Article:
The relevance of the UN call to 'Leave No One Behind' has never been more apt than it is in present day Nigeria as many citizens increasingly feel that they have been left behind. Lack of inclusion cuts across the entire region and affects particularly women, children, the elderly, and the youth.
Civil unrest and community clashes have increased the rate of gender-based violence (particularly sexual violence) against women and children (the girl child and boys), and also coerced the male child into war. The elderly also bear part of the brunt. Certain harmful traditional practices still strife in Nigeria. The current economic hardship and the resultant inflation have brought untold hardship to many citizens, and the youths are stripped of vision and zeal due to the increasing unemployment. Discriminatory tax policies continually extort the majority poor while enriching the few at the top.
These circumstances have deepened inequality, discrimination, marginalisation and consequently poverty in Nigeria; contradicting the express provisions in the 1999 Constitution regarding equality and non-discrimination. Nigeria is signatory to and/has acceded to many international human rights instruments; however, domestication of these instruments has remained a huge challenge. Bills like Gender and Equal Opportunity Bill; Discrimination against Persons with Disability bill etc are still struggling in the 8th legislative Assembly. On the other hand, laws that have clear discriminatory provisions like the Anti-Gay Law excelled in 2015.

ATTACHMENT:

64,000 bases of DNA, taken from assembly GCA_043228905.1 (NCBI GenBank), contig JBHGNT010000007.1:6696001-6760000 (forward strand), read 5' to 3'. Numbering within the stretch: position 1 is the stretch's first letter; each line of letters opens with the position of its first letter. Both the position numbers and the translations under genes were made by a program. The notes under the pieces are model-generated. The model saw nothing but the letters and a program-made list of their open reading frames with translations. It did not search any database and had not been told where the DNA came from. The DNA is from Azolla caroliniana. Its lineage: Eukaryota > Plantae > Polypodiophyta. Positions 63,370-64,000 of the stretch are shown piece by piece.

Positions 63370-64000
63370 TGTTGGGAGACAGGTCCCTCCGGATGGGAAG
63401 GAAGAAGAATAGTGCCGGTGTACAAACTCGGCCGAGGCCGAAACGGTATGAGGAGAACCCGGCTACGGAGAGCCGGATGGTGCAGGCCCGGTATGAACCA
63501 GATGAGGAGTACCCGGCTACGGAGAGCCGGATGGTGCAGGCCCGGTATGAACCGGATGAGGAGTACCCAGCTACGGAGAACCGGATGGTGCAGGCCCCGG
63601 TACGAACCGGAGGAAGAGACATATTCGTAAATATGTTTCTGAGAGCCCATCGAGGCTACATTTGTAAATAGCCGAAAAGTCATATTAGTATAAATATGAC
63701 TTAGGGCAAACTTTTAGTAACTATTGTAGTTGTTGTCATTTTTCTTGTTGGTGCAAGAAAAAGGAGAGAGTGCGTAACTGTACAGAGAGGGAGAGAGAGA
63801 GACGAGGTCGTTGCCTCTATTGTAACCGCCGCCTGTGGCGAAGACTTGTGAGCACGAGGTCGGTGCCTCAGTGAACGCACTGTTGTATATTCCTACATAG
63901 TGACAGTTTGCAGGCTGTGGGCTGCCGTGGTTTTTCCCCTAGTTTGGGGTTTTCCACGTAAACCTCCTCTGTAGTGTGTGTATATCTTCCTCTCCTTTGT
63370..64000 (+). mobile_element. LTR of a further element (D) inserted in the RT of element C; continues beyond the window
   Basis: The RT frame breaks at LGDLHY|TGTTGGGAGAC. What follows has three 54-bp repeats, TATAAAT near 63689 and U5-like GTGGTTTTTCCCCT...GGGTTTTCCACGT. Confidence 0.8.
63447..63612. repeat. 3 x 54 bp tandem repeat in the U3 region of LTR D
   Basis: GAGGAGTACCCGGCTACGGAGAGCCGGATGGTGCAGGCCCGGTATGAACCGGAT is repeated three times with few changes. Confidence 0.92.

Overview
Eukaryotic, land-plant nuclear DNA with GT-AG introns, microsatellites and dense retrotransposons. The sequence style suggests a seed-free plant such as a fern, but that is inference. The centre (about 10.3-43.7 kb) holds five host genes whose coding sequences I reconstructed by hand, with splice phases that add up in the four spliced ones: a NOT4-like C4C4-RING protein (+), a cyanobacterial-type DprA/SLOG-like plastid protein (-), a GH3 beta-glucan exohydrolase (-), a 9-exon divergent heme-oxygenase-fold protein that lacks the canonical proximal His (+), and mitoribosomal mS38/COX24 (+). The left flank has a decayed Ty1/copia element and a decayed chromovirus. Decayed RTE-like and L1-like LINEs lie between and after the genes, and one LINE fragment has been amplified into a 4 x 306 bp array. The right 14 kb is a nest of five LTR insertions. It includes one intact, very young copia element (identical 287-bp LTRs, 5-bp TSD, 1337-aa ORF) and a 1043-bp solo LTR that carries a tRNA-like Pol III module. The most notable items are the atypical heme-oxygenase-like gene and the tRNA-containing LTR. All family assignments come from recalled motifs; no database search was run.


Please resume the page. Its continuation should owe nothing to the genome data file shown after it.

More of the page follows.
Reaching marginalised groups and getting them to voice out their feelings and believes have not been easy tasks, due to stigmatisation and the culture of silence. Voice in Nigeria is therefore looking for innovative ways to break this culture of silence, encourage the target groups to speak out and force relevant authorities to listen. Voice believes that through the act of speaking out and listening, barriers of silence and stigmatisation can be broken.